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Would You Rather Mostly Forget About It?

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MainerMikeBrown

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An older man who I knew had successful heart surgery years ago.

After his surgery, he was asked if he wanted to join a support group for those who also had heart surgery.

However, he decided not to join the group.  He just wanted to forget about the heart surgery.

Of course, he couldn't completely forget about it, because if he did, the chances of him getting sick again would increase.  He had to take care of himself and take care of his heart.  One way he did that was by going out for walks around his neighborhood once he was recovered well enough to be able to do that.  But for the most part, he didn't want to think about it.  He pretty much wanted to forget it.

Some people who have mental illness and have been treated for it with psychiatric medication(s) that works well for them elect to go into individual and/or group psychotherapy.  

But then their are others with mental illness who, after getting on psychiatric meds, decide not to go into therapy.  Although they have to take care of their emotional health, aside from that, a lot of them just want to forget about it...much like the man I knew who mostly wanted to forget about his heart surgery.

If you have mental illness in the form of depression, bipolar disorder, schizophrenia, etc., do you feel the need to think about your illness a lot and talk about it with others, such as with therapists, members in a group therapy, or a support group?  Or would you rather just pretty much forget it after getting on the right medication(s) for it?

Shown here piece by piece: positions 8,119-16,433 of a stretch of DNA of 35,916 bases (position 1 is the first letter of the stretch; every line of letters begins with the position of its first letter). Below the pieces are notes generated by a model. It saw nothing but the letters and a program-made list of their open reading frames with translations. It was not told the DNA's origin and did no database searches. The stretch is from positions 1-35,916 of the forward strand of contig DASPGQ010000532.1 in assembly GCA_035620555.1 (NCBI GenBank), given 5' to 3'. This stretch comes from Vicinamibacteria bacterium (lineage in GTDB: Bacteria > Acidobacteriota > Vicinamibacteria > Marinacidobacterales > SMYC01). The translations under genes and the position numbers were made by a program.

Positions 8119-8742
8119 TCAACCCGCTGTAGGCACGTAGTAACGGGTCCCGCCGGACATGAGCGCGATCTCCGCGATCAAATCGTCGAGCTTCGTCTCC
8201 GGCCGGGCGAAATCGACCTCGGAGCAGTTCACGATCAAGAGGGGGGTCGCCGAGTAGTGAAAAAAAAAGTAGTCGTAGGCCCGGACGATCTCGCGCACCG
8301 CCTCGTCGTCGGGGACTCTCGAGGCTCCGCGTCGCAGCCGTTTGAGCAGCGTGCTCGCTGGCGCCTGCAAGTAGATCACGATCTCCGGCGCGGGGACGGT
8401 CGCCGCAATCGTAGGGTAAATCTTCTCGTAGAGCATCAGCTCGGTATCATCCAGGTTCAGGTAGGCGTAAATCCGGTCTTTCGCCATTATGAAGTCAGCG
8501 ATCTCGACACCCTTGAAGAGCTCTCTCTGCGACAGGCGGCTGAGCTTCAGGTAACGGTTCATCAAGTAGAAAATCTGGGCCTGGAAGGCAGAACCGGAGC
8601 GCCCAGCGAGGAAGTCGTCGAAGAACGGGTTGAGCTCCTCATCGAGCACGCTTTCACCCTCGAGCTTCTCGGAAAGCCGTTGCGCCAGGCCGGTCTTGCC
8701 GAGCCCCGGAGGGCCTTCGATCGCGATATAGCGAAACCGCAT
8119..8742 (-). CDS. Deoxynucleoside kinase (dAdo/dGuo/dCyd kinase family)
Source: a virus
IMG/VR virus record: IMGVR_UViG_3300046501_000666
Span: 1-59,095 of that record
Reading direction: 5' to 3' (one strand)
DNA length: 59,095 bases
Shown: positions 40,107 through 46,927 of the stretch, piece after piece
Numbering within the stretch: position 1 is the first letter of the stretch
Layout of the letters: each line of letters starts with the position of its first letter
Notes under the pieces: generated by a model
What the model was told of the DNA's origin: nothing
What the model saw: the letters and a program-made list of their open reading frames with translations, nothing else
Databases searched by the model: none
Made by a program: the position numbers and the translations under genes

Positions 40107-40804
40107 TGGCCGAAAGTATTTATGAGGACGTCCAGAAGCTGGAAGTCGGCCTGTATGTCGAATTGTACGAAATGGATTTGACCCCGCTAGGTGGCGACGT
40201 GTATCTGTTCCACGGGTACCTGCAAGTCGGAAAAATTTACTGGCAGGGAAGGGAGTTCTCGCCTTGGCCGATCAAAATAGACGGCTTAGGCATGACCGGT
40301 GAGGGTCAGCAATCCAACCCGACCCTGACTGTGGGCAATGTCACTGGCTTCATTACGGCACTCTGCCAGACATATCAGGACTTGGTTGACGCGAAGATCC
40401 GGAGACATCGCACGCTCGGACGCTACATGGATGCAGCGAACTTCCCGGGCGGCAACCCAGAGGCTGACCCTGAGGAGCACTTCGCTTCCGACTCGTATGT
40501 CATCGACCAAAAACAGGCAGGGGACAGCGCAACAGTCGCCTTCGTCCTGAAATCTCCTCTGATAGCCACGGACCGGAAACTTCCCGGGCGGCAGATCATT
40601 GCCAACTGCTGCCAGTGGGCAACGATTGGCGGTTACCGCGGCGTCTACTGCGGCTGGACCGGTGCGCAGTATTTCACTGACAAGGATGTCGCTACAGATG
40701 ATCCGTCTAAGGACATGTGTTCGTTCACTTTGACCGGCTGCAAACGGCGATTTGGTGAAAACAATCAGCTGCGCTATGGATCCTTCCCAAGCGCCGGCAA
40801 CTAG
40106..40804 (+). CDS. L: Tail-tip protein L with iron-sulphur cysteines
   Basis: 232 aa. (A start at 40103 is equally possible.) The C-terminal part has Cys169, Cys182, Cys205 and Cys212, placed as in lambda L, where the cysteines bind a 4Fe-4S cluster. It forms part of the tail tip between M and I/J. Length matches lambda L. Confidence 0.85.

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simplybill

Posted

Interesting question, Mike.

For myself, it was the decision to not attend AA meetings after I stopped drinking in 1985. I didn’t go to AA because I was afraid that the topic of alcoholism would keep alcohol as my main focus in life. I had quit cold turkey, and I wanted to completely turn away from my alcoholic lifestyle. I felt that, for me personally, it was important that I find new activities far away from anything alcohol-related. 

It turned out to be a good decision for me, though for some of my fellow alcoholics AA has been a tremendous support system for them. The meetings and the fellowship have helped them thrive in life.

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